We broke up our drive from Pisa to Rome with a brief, very welcome stop at the beach, where this family is right at home! Although a little windy, the Mediterranean itself wasn’t that cold (something we knew first-hand from our encounter with the rogue wave) and Daniel was thrilled to collect sticks and rocks and seed pods. I think these photos of Daniel and his grandparents might be my favorite of the entire trip.
We arrived in Rome, settled into our airbnb apartment and grabbed dinner and gelato in the neighborhood before bed. The next day, we took a windy walk through the Forum ruins and Palatine Hill, which was for centuries the center of Roman public life. Perhaps the most celebrated meeting place in all of time, it’s astounding to think of the history that happened here. For things like this, we’ve found it incredibly helpful to have some sort of guided (even self-guided) walking tour. It’s worth taking the time to read up on the significance of each place so that the ruins can come alive to you as more than heaps of old rocks and rubble.
After a lunch of pasta at a little side street trattoria, we visited the Colosseum. It seemed almost unreal, to be standing in something so old and so enormous.
There was a lot of consulting Rick Steves.
A winding walk through the city brought us to- surprise!- more gelato, coffee for Dad and I, and the Trevi Fountain.
Side note: For the entirety of our relationship up to this point, John and I have been living by this unspoken rule that we have to order different things. Sometimes it makes sense, especially if we don’t have a strong preference in the first place or if there are several compelling options–variety is good. So, as has been our custom, once John ordered the lemon basil gelato, despite my love of anything basil, I defaulted to mint chocolate chip. Huge mistake. Every gelateria has mint chocolate chip and only this one, where we would never be again, had lemon basil. I’ve been dreaming about it ever since. Eight years into this relationship, I’m embracing my food ordering freedom: we can get the same thing. It’s revolutionary.
Anyway, we arrived at the Pantheon to find it closed, but we were able to admire the outside while listening to what I thought had to be a recording of Andrea Bocelli. Nope, this is real life.
The next day, Mom and Dad’s last in Europe, was our day to see The Vatican. I realized on this trip how much I didn’t know about this tiny country. I had no idea that you could spend an entire
day month on the Vatican museum. We took binoculars into the Sistine Chapel and spent a good half hour just sitting back, taking in the details. I knew that St. Peters’ Basilica was the largest church in the world, but standing beneath the cupola nearly 450 feet over my head, realizing that all the paintings were actually mosaics? Incredible. We climbed the dome for a closer look at some of those mosaic masterpieces and great views of the city before heading to a nearby restaurant for pizza– one last meal with Mom and Dad in Italy.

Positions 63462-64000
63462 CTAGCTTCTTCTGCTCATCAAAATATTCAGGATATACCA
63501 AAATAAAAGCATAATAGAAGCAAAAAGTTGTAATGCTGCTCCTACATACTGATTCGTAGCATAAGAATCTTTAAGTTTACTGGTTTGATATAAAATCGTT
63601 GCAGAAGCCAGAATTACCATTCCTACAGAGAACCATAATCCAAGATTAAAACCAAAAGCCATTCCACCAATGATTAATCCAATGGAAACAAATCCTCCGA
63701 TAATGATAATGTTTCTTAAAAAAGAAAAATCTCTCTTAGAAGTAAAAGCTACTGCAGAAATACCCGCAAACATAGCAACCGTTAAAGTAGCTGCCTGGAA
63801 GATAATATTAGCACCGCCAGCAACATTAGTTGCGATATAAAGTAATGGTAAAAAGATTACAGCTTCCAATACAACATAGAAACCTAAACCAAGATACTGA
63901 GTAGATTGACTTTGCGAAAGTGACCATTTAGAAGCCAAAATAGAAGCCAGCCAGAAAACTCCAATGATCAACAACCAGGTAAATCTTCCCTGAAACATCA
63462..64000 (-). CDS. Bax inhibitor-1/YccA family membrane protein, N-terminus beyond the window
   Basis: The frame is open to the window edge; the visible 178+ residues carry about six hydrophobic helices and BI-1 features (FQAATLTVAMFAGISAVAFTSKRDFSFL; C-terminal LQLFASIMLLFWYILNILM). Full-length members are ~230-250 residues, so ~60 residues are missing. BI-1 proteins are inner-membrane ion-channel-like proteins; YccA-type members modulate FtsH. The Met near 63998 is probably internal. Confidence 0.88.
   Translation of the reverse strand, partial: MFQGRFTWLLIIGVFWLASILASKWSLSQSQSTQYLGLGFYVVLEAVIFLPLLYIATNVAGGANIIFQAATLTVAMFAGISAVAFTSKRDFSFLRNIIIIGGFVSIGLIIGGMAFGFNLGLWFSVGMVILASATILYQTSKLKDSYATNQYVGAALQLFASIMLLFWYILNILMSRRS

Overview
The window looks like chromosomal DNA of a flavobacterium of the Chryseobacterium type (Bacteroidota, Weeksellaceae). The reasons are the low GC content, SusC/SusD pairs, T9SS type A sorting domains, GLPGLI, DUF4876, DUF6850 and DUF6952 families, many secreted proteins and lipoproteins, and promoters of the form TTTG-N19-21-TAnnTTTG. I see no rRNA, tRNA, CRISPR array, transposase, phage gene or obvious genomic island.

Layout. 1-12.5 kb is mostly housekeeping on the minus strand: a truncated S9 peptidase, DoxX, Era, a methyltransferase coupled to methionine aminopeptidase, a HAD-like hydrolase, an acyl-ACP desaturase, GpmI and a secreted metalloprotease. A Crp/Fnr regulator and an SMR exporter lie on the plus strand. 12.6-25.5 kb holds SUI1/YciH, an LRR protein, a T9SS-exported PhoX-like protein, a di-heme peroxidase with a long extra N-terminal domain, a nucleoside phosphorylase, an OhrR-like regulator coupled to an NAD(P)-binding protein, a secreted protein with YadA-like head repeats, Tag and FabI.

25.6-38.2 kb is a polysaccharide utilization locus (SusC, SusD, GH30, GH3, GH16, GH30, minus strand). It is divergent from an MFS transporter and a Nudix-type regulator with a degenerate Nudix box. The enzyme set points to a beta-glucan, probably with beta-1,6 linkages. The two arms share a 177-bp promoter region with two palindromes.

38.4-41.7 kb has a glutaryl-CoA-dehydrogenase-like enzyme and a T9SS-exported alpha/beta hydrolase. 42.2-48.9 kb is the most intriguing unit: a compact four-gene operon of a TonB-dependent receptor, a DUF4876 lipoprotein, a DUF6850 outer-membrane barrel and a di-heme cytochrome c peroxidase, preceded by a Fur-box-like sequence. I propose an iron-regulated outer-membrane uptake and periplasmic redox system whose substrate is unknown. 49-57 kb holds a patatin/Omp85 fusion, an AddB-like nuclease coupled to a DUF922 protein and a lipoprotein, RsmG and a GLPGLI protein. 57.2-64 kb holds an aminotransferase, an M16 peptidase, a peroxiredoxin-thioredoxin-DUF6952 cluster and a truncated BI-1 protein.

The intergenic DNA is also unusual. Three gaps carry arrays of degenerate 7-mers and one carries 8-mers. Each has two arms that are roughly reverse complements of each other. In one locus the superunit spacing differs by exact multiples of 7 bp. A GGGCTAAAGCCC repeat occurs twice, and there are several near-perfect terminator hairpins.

551 steps like this to get to the top of the dome:
It was bittersweet, saying goodbye at the airport the next morning. Two weeks passed unbelievably quickly, given all that we’d seen together. We couldn’t be more grateful for the time we had–even the many, many hours on the road. What a gift, to share a little bit of our life here in Europe and to see Daniel developing a real-life relationship with the grandparents he’s known mostly from Skype.
John and I had one more day in Rome after Mom and Dad left, most of which we spent napping (pregnancy + toddler + travel. Whew.). We ventured out again late in the afternoon and had the chance to see the interior of the Pantheon. We ate dinner at a little rustic family run place where you pay a flat price and enjoy whatever it is they’re preparing that evening. We left so very, very full and happy, with juuust enough room for one last gelato stop on our walk afterwards. Daniel befriended the entire staff with much flirting and fresh mozzarella mooching. Paola, the sweet grandmotherly woman below, declared that the new baby was definitely “bambino”. We kind of thought the same.
The drive from Rome to our home in Germany is just over 12 hours, which isn’t bad (how crazy is it that we could drive to Rome in a day?!), but just far enough that we opted to break it up with a day in Lake Como. We rested and took walks along this beautiful lake, wishing we had more than a day to spend here. We watched the swans and ate crepes by the water and learned we don’t care for chicory. And then we hit the road again, back through Switzerland with all its tunnels and waterfalls and mountains, into Germany and our home sweet home…but not for long, because we still had more to see before our baby arrived!